The Big Squeeze

Thinking about taking out a payday loan? Think again, sucker.

Michael knew something was amiss. He'd lose his teacher's license? A "Division of Hot Checks and Fraud"? He searched the Internet and found Dean Malone, a Dallas lawyer who sues debt collection agencies. Malone took the case.

For one, it's illegal to threaten someone with jail time for not repaying a debt. "But we see that all the time from these collection agencies--especially the payday loan ones," Malone says. Second, it's illegal to pose as a law enforcement agent of the state of Texas. That's what Manning did. He worked for Ditore, Ruibal & Associates, a Florida debt collection agency. There is no Texas "Division of Hot Checks and Fraud."

Malone sued. He wanted to go after ACE, but an arbitration clause in the contract Michael signed with the lender forbade it. Still, Michael recorded every conversation he had with the collection agency and won an undisclosed settlement from it in August 2004--three months after Florida Attorney General Charlie Crist sued Ditore for deceptive business practices. Crist said at the time, "These people were using cruel and forceful tactics to take advantage of citizens who were already down on their luck."

Storefront payday lenders, like the ones shown here, offer money to people who wouldn't otherwise get it--but charge interest rates their critics call "usurious."
Mark Graham
Storefront payday lenders, like the ones shown here, offer money to people who wouldn't otherwise get it--but charge interest rates their critics call "usurious."
Mark Graham

ACE's Eric Norrington says, "Those guys are long gone...We do collections primarily in-house now."

Despite Michael's settlement, he says payday loans are "the biggest scam there is out there."

But that's unfair. At least, that's what Eric Norrington thinks. Once ACE heard customers complain about Ditore, ACE dropped the collection agency, he says. As for the loans Michael took out over a year and a half, what happened to him happens only to "a tiny percentage of the people who use the product," Norrington says. "In dealing with the media, so often we just get mauled."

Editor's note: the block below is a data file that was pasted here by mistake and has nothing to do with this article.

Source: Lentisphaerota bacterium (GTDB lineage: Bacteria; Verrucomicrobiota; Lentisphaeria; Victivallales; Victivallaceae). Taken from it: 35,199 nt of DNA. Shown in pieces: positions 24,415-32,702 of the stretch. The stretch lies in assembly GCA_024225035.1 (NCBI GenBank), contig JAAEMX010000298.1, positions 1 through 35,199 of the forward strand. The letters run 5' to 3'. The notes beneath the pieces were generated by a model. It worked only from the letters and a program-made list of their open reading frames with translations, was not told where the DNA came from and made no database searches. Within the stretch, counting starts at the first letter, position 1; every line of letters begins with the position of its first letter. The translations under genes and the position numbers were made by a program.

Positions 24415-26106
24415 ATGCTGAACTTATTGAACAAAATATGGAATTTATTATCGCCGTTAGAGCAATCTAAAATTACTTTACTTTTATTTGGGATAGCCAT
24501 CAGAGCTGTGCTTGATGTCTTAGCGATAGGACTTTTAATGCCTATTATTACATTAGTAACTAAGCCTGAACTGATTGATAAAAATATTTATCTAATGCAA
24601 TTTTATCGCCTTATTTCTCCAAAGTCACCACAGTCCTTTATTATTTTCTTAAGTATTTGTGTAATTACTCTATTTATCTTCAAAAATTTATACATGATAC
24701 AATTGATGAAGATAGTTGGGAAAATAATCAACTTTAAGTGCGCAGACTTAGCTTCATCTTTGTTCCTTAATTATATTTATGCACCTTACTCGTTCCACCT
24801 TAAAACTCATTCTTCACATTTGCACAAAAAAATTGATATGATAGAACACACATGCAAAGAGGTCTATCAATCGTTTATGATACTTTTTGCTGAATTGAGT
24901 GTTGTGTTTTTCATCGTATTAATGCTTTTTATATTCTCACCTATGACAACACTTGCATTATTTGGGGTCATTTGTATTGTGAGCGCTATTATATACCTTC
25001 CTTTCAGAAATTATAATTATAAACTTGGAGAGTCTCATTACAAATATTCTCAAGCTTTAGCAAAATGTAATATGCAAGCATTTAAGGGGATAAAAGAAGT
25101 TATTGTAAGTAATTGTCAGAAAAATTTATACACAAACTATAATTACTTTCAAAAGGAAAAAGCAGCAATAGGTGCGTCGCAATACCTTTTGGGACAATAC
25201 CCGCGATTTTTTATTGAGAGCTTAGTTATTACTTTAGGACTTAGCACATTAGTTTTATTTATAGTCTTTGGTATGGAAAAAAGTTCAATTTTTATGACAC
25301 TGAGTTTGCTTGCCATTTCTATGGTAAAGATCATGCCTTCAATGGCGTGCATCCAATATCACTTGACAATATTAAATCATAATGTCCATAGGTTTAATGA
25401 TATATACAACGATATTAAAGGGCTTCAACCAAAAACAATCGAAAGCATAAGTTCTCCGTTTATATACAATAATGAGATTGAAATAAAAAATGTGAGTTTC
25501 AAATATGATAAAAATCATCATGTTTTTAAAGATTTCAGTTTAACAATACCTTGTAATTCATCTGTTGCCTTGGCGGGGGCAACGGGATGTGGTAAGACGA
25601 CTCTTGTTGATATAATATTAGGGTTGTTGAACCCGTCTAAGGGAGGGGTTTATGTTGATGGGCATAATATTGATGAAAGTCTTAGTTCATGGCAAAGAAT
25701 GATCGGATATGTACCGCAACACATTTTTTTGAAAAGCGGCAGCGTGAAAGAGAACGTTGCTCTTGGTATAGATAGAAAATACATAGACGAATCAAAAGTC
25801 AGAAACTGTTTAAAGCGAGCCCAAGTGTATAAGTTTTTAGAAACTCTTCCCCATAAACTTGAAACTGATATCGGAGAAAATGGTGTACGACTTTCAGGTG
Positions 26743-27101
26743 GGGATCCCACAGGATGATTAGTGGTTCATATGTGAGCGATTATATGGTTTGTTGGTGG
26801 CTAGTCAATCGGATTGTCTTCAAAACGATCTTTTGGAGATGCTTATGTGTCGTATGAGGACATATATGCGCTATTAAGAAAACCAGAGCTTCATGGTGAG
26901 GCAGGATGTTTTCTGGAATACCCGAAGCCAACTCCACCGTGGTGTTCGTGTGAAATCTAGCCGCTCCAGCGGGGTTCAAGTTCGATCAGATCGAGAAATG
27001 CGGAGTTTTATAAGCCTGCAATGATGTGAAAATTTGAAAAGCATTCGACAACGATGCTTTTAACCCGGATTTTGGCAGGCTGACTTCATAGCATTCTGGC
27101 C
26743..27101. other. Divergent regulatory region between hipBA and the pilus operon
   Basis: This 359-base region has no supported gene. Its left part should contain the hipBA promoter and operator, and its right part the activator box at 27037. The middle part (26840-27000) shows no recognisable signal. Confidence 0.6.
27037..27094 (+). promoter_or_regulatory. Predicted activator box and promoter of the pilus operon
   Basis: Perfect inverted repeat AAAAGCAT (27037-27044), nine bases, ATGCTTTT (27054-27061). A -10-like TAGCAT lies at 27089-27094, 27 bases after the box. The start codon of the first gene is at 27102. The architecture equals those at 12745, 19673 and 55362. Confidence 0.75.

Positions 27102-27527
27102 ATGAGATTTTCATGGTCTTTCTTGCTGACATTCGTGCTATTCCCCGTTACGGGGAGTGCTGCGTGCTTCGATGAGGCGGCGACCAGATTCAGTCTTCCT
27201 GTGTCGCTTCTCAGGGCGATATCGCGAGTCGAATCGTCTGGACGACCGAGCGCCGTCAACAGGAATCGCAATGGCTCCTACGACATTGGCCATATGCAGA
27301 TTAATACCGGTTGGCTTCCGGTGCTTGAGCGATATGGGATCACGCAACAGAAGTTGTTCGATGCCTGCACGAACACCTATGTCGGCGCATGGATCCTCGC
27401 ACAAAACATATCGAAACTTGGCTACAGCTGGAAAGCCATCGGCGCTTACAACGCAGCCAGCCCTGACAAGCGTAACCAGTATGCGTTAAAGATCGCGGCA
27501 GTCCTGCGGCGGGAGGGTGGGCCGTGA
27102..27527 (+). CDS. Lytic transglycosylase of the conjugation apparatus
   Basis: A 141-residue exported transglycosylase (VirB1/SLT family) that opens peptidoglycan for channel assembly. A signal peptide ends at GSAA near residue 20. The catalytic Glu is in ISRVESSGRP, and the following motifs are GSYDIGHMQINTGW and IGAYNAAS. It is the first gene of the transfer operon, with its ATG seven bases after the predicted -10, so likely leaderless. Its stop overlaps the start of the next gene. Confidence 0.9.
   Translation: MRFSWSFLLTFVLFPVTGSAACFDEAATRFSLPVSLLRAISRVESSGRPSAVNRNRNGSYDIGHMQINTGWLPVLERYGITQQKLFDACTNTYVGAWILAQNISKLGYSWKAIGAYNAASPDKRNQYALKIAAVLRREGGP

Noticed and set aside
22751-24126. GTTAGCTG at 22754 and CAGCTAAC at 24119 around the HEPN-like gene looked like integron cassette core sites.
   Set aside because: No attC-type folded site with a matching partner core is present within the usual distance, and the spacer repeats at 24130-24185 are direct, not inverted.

Robert L. Clarke made the same point two years ago. Clarke's the former comptroller of the currency of the United States, which, among other things, oversees the FDIC, which regulates national banks. In response to a Dallas Morning News editorial with the headline "Payday Loans--Texas needs to stop predatory practices," Clarke, whose law firm has represented payday lenders, said what's lost on the media is a bank's overdraft fee. A $200 bounced check could mean a $50 fee for insufficient funds. But if that customer instead took out a payday loan to cover the $200 expense, the fee on the loan would be $30, at most. "Why some policymakers--and editorial writers--think short-term loans by banks in the name of overdraft protection are just fine and payday loans are not is a mystery," Clarke wrote. He tells the Observer, "People completely misunderstand what's going on. Payday lending is providing a convenience no other financial outlet offers."